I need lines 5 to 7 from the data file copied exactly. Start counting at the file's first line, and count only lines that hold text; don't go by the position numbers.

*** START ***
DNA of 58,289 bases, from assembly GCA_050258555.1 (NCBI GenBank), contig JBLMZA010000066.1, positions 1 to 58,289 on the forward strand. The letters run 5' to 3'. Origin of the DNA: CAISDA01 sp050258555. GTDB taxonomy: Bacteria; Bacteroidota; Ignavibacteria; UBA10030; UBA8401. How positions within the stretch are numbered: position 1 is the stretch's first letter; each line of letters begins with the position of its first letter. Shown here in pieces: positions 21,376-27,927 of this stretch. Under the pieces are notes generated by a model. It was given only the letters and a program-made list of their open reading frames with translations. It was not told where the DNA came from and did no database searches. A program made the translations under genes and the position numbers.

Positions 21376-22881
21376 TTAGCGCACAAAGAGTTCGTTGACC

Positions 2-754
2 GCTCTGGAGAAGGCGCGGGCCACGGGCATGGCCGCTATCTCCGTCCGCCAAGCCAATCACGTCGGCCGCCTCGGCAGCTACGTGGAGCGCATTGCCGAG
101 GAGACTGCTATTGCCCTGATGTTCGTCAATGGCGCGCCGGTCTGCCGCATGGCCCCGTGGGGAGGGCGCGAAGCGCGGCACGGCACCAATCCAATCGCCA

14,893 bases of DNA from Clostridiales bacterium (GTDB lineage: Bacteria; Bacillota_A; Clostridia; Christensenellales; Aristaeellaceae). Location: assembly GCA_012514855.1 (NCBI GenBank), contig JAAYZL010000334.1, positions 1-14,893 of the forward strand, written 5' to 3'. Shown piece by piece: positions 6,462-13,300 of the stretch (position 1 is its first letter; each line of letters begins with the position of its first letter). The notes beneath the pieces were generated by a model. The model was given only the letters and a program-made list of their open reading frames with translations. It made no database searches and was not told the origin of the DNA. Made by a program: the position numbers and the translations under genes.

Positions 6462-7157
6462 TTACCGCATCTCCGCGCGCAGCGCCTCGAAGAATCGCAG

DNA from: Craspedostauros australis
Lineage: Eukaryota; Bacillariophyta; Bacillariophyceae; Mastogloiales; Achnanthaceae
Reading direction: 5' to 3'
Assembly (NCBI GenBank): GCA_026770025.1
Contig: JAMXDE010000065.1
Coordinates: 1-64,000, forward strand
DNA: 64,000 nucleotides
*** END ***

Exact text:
2 GCTCTGGAGAAGGCGCGGGCCACGGGCATGGCCGCTATCTCCGTCCGCCAAGCCAATCACGTCGGCCGCCTCGGCAGCTACGTGGAGCGCATTGCCGAG
101 GAGACTGCTATTGCCCTGATGTTCGTCAATGGCGCGCCGGTCTGCCGCATGGCCCCGTGGGGAGGGCGCGAAGCGCGGCACGGCACCAATCCAATCGCCA

14,893 bases of DNA from Clostridiales bacterium (GTDB lineage: Bacteria; Bacillota_A; Clostridia; Christensenellales; Aristaeellaceae). Location: assembly GCA_012514855.1 (NCBI GenBank), contig JAAYZL010000334.1, positions 1-14,893 of the forward strand, written 5' to 3'. Shown piece by piece: positions 6,462-13,300 of the stretch (position 1 is its first letter; each line of letters begins with the position of its first letter). The notes beneath the pieces were generated by a model. The model was given only the letters and a program-made list of their open reading frames with translations. It made no database searches and was not told the origin of the DNA. Made by a program: the position numbers and the translations under genes.